Of several issues raised in the AFTRA 1 negotiations, the union demanded that the "comp" time policy be made part of the collective bargaining agreement, that "comp" time be banked at a ratio of 1 1/2 to 1, rather than the 1 to 1 ratio then extant (except in the case of the 2 to 1 ratio for holidays), and that "comp" time banking rights be mandatory rather than subject to KDFW's approval. KDFW's negotiators advised the union that AFTRA 1 employees must be viewed as exempt under the FLSA in order to bank "comp" time outside the work week in which earned. The union's proposal treated the unit members as exempt.
The union advised that if management did not accept the "comp" time proposal, the union would instigate a wage and hour investigation by the DOL in order to challenge KDFW's position on the exempt status of the employees. The union filed such a complaint and the DOL Wage and Hour Division of the Employment Standards Administration assigned compliance officer Clyde Peterson ("Peterson") to the investigation ("1984 investigation").
KDFW management and its legal counsel attempted to find out information about the 1981 investigation because KDFW desired to comply with the law. Baker and Keller asked that Doug Barnes ("Barnes"), KDFW's comptroller who dealt with the DOL in 1981, apprise them of the status of the investigation. Keller had not been involved in the investigation and Baker had not been general manager at the time. Barnes, who died prior to trial, advised that the investigation was broad-based, included the types of employees covered by the AF TRA 1 and 2 units, and had found no violations. KDFW also met with officer Peterson throughout his investigation and attempted to cooperate in all respects. KDFW desired to be "right" on the question of FLSA coverage and to comply with the law, whether or not interpreted favorably to KDFW's position.
Keller's law firm also devoted attention to the question over a several-month period. At least four firm labor lawyers researched the pertinent issues and, finding nothing directly on point, concluded the issues were ones of first impression. KDFW requested its legal counsel's opinion, asked officer Peterson for his rationale for resolving the question, and requested that the union provide any available theories.
Keller's firm opined that all four categories of employees were exempt from FLSA coverage and thus not entitled to overtime compensation. Officer Peterson was unable to offer a definitive legal test. At first he drew a distinction between reporters who appeared on-air and those that did not. This was not a standard that Peterson drew from the pertinent law or regulations, but rather one he had fashioned himself. KDFW could not effectively distinguish its reporters on this basis because all its reporters appeared on-air.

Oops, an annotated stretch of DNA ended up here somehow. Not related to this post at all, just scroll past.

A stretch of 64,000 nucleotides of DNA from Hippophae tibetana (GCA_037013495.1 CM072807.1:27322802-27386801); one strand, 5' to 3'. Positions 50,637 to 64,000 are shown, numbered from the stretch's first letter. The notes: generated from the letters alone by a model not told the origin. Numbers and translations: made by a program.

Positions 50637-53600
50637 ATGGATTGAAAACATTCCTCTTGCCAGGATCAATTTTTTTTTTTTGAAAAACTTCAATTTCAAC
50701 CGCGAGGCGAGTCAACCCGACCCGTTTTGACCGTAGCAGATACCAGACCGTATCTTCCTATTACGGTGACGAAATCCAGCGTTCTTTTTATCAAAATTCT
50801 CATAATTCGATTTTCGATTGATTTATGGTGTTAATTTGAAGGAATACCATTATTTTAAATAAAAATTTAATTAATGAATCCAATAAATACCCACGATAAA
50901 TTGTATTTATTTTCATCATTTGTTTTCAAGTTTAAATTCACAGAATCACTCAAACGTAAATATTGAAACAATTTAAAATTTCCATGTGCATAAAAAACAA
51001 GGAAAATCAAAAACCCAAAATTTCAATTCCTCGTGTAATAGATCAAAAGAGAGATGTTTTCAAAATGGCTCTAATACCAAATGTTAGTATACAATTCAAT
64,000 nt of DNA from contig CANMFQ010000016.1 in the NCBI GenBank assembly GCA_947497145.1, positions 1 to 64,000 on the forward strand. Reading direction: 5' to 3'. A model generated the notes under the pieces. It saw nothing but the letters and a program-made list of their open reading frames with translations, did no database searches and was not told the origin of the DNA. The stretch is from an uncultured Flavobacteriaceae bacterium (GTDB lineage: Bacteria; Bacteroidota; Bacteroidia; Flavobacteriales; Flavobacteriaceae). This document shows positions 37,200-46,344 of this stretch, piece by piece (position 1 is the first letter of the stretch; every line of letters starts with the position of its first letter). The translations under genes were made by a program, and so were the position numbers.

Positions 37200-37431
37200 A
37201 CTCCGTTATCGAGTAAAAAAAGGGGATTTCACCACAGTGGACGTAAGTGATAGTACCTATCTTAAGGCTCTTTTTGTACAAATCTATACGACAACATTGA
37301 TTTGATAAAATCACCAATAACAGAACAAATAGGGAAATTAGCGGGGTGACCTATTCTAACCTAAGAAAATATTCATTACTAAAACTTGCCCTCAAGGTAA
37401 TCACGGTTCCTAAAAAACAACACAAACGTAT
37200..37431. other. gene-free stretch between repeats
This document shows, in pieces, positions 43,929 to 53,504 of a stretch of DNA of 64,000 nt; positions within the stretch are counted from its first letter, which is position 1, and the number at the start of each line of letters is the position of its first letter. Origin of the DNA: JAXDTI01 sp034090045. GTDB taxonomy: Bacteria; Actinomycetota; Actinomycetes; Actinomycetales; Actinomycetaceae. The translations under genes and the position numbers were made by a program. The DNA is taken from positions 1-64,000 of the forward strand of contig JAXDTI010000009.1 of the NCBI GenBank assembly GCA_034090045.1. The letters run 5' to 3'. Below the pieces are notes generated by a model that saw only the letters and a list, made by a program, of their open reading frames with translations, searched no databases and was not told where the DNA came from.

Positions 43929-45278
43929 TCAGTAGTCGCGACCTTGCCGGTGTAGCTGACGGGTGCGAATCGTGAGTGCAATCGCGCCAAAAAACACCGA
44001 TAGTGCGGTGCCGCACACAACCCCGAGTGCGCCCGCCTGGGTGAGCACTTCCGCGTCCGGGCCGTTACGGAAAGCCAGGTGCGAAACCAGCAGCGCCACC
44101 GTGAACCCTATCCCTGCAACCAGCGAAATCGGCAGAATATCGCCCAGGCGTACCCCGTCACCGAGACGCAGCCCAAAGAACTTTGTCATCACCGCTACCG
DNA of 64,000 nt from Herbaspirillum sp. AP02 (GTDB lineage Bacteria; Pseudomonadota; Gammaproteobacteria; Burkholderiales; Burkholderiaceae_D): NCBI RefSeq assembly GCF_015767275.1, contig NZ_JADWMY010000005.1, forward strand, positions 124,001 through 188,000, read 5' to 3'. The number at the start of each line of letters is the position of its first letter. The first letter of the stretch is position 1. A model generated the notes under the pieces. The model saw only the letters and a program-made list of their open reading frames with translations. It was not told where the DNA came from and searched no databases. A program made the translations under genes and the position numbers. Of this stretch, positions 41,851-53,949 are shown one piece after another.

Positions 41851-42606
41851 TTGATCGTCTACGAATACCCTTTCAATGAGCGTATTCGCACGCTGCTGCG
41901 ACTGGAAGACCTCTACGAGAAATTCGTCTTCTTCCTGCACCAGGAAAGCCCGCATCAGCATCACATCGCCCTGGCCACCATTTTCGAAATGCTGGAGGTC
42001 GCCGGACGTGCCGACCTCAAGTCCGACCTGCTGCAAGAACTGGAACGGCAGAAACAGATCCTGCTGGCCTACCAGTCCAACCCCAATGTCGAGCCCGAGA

The Wage and Hour Division investigation continued throughout the summer of 1984. In a meeting at the end of August, officer Peterson informed KDFW and its legal counsel that general assignment re porters would be considered exempt but "beat" reporters would be deemed non-exempt. He requested that KDFW select one or two "beat" reporters who would be considered non-exempt. KDFW responded that it could not do so because all its reporters were general assignment reporters.
A "beat" reporter, under Peterson's definition, was like a newspaper reporter who covered only one subject ( e.g., City Hall or the courthouse).
In a September 1984 meeting with Peterson, KDFW expressed the desire to resolve the wage-hour investigation with a definitive standard by which to regulate the employer's compensation practices. KDFW's lawyers suggested that KDFW submit a letter that would set out such a standard and be signed by Peterson on behalf of the Wage and Hour Division. Peterson seemed to think the idea was a good one and approved the language of a draft letter.
The parties met again in October 1984, at which time KDFW presented a modified form of the letter. Peterson informed KDFW that he lacked the authority to sign it. KDFW then suggested that it submit a letter setting forth its own views; Peterson could agree with the content of the letter without signing it. Keller drafted a December 10, 1984 letter (D.Ex. 24, tab 11) from KDFW to Peterson. The letter stated that it "reflect[ed] the resolution of the present Wage-Hour investigation" and "correctly state[ed] our mutual resolution of the questions relating to exempt or nonexempt status." KDFW stated that, "[a]s agreed, KDFW-TV will conduct its operations within the . . . provisions of this agreement and, in response to any inquiries, will so advise any interested employee of the contents of this resolution."